Dell EMC's competitor has a clustering technology. In the next release, it would be nice if they could build that into the product.
Things that could be improved include one-to-many replication, data deduplication, and asynchronous Fibre Channel replication. It is asynchronous on iSCSI and I would like to have that on the Fibre Channel. Unisphere-wise, I have to log in to each Unity as a unique environment. In VNX, I logged in to the domain and I was logged in to every VNX. So that's missing.
I miss storage groups. Now, if I have to add a LUN to a cluster, multiple host, I have to know which host is in that cluster. I have to write it down and that makes it hard. In VNX and earlier, I could simply put a LUN on a storage group and every host in the group had the LUN. This lack bothers me a lot because it takes a lot of time and mistakes are made. Sometimes, a Hyper-V host gets a VMware LUN and vice-versa. Not good.
My only complaint would be some of the CLI Help files could be a little more detailed, but that's very minor complaint. We were trying to run some commands just to see how the storage snaps were interacting with the storage array, and it was a little difficult to look up exactly what commands should be run. The Help files detailing what exactly the commands did wasn't as detailed as we would have wanted them to be.
More integration with VMware would always be helpful, plugins that go directly into the vSphere management. A single pane of glass is always beneficial.
Unfortunately, this product doesn't support Flash Disks, but it's IOPS capacity is a great compromise.
Configuration complexity and the tools available.
Pricing and Cost Advice
In the SQL Server instances in our data warehouse, we immediately saw a great return on investment.
Licensing is a little bit confusing. Going through everything with them, there are a lot of line items to go over. Every single thing is broken down into a line item, and it starts to get really confusing in terms of what we're actually purchasing when it comes to the product.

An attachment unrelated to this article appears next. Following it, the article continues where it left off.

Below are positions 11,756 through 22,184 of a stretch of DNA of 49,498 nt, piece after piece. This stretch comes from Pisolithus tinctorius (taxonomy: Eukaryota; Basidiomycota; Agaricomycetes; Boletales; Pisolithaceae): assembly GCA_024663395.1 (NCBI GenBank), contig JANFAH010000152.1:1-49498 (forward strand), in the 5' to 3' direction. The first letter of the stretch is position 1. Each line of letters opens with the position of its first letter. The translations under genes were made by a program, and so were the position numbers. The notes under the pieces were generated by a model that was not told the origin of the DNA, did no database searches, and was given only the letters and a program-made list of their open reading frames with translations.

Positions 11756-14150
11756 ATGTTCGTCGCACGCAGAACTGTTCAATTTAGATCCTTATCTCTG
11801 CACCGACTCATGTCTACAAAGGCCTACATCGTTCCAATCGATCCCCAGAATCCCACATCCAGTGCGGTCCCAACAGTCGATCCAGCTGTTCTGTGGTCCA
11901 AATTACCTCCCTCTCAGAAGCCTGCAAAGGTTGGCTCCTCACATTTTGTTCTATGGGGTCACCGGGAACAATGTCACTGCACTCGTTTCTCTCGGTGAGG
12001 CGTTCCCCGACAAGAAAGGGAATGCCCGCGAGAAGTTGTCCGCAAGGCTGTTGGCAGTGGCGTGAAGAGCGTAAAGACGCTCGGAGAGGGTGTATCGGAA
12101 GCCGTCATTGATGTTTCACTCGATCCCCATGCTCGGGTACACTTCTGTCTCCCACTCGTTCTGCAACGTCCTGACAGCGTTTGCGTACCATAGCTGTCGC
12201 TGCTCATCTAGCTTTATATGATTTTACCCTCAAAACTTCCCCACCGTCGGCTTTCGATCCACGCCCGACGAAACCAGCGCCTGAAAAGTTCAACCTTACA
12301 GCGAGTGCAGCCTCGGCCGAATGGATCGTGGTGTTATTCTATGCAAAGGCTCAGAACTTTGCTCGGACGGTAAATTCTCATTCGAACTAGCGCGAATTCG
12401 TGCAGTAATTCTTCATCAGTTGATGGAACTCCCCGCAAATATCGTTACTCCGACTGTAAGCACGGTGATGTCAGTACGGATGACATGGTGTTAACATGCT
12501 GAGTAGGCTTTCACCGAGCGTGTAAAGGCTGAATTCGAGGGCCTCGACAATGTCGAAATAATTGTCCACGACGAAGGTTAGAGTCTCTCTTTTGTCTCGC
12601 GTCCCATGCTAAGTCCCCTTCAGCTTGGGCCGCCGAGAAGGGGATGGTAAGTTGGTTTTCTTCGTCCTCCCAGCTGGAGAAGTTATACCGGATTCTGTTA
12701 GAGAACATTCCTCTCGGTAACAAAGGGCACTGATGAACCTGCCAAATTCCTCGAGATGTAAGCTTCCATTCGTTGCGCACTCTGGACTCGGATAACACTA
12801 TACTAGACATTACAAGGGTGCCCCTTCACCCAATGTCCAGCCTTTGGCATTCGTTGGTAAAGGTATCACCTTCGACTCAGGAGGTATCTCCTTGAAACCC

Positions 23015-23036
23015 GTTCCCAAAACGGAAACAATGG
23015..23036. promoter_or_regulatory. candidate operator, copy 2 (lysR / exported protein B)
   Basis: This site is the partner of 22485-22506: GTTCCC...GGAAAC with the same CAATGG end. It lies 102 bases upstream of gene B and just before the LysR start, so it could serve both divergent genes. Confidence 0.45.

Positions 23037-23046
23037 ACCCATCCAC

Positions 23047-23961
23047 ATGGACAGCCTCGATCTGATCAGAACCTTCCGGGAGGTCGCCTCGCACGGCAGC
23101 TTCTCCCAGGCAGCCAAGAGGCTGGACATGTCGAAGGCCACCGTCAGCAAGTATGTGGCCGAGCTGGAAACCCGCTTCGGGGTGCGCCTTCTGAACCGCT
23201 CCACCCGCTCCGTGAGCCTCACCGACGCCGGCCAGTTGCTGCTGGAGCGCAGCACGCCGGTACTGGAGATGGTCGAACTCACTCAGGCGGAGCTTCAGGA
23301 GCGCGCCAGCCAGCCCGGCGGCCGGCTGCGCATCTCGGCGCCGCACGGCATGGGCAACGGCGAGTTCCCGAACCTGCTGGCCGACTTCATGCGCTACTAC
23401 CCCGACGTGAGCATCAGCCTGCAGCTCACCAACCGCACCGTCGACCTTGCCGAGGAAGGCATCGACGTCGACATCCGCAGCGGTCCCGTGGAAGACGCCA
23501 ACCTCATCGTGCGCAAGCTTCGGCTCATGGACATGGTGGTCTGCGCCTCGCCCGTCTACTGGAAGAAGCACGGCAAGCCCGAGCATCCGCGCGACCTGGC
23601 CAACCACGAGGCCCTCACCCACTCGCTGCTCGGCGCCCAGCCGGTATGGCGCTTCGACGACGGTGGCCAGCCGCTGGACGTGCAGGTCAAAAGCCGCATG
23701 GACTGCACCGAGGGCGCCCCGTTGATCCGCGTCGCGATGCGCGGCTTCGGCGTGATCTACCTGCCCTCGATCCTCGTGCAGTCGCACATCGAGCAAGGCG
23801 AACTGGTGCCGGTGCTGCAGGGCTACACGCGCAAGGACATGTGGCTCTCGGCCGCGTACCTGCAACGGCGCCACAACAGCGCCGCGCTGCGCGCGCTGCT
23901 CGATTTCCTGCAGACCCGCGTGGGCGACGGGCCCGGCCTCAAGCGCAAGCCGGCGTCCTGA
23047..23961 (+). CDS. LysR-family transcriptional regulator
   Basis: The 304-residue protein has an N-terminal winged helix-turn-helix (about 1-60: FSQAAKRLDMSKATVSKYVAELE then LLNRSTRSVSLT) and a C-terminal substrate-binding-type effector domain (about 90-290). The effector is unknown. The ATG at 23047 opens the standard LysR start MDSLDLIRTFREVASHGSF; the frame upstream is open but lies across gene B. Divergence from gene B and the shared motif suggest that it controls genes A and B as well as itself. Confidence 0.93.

The ROI is right where we need it to be. It's a reasonably priced array.
We integrated it with VMware vSphere at no additional cost. As we moved into VMware vSphere, this is what we bought to go with it for our storage performance.
While Dell EMC is costly, I don't have any complaints about their licensing model.
The solution should be cheaper.
Obtaining a warranty is easy.
The price is very reasonable.
This product value matches its price.
It's roughly affordable.
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Also Known As
|Also Known As||EMC Unity||OceanStor Dorado V3 All-Flash Storage System, OceanStor 18000 V3 Series Storage Systems, OceanStor 6800 V3 Storage System|
Dell EMC Unity, powered by Intel Xeon processors, delivers the ultimate in simplicity and value, enabling your organization to speed deployment, streamline management and seamlessly tier storage to the cloud.
Dell EMC Unity’s All-Flash and Hybrid Flash storage platforms optimize SSD performance and efficiency, with fully integrated SAN and NAS capabilities. Cloud-based storage analytics and proactive support keep you available and connected.
|OceanStor Dorado V3 is the industry's first all-flash storage that puts NVMe into commercial use. It is specially designed for enterprises' mission-critical businesses, meeting the most-demanding performance and reliability requirements of databases, VDI, server virtualization, and SAP HANA.|